When Jennie McCollum began suffering breakouts of bumps and pimples about 15 years ago, she felt as if she were turning 16 all over again and reliving the angst of teenage acne. Fortunately, her dermatologist was able to correctly diagnose her skin condition as rosacea, and he started the now 68-year-old retired nurse from Alabama on rosacea therapy.
For years, Jane Parks-McKay noticed her face was getting redder and her pores were becoming larger. The 60-year-old writer from Santa Cruz, Calif., saw a number of different doctors, but none ever mentioned the possibility of rosacea.
It was only when she began seeing a dermatologist about five years ago that Jane learned of the condition and realized she probably had been unknowingly battling rosacea for a long time. The doctor prescribed topical therapy for her.
A giant screen can magnify even the tiniest facial blemish, so a conspicuous skin condition such as rosacea could become a significant career roadblock for an actress if it goes undiagnosed and untreated. Fortunately for TV, stage and movie actress Cynthia Nixon, co-star of "Sex in the City," a dermatologist was able to put a name to her vexing facial inflammation before her rosacea got out of hand.
Christine Patterson does not go so far as to call her dermatologist a miracle worker, but she is effusive with her praise for the doctor who helped her overcome her severe flare-ups of papules and pustules.
"It was amazing how in two years' time I went from a horrible breakout to almost clear skin," said Christine, a 62-year-old medical coder from Arkansas. "Even with the stress I've had this year — I thought I was having a heart attack and was rushed to the hospital — my rosacea didn't flare up."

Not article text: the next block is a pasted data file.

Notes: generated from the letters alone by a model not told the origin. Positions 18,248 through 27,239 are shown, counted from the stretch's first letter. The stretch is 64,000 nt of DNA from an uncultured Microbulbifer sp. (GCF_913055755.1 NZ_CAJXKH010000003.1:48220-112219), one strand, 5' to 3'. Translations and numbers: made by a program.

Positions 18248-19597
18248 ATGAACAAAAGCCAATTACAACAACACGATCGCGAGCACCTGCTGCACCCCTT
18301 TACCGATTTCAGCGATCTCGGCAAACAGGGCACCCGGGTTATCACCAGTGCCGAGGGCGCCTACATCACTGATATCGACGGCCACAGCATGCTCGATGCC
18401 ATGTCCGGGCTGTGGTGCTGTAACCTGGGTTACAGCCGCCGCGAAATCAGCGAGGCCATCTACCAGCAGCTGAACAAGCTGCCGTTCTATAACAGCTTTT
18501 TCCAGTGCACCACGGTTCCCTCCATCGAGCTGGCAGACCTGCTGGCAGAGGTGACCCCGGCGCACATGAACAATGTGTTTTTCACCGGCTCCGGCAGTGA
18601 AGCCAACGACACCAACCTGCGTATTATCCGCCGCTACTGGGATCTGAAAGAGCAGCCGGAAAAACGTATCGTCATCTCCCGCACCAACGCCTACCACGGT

While medical therapy and lifestyle changes to avoid triggers are the cornerstones of any rosacea treatment plan, many rosacea patients have adopted various measures they believe may help their individual cases. Although what may work for one patient may not work for another, the following are some tips sent to the National Rosacea Society from our readers to share with others.
- "During the pollen seasons, I sometimes use antihistamine eyedrops to control itchiness."
Schoolteachers are legendary for their "eagle eyes" — their uncanny ability to see a note being passed in the last row or a piece of chewing gum being placed surreptitiously in a student's mouth. So it was for Barbara Brown, a retired teacher from Virginia, until about four years ago when she began to experience severe eye irritation.
"It started with what I thought was an eye infection," Barbara said. "I got some ointment from my doctor, but it didn't get any better. He finally sent me to a specialist who diagnosed my problem as ocular rosacea."
Clarence Halpny's wife Marilyn suspects that he had rosacea most of his adult life because his nose was almost continually red and swollen with excess tissue, a hallmark of subtype 3 (phymatous) rosacea, when the two first met while he was in his early 60s. Although they were soon married, it wasn't until Clarence began experiencing frequent outbreaks of pimples that she convinced him to seek diagnosis and treatment.
Teresa Davisson, like many rosacea patients, never even considered the possibility that she might have rosacea when she experienced her first flare-up as she approached her fortieth birthday.
"I thought it was just an allergic reaction to the lotion I was using, so I switched to another lotion, and my skin cleared up," said the 51-year-old medical biller from Indiana. "Unfortunately, six months later the pimples were back, and I had a blush that wouldn't fade."
Rosacea has a formidable opponent in Beverly Kuykendall. The 53-year-old computer assistant from Texas was diagnosed with the disorder more than 20 years ago, but she has never let her guard down in the battle against rosacea's signs and symptoms. She arms herself with as much knowledge about the condition as possible, so much that friends refer to her as a "cornucopia of information."
Theresa Pignotti jokes that she was born in a dermatologist's office and saw her dermatologist more often than her own father while growing up. Although she had impetigo as a newborn and acne as an adolescent, she was still taken aback by her first rosacea flare-up. In fact, the 54-year-old respiratory therapist from Rhode Island vividly recalls that very day in 2000.
"I thought I would treat myself to a facial for my birthday," Theresa said, "but it just made my face go crazy. I looked like I was sunburned, and I had pimples and pustules all over."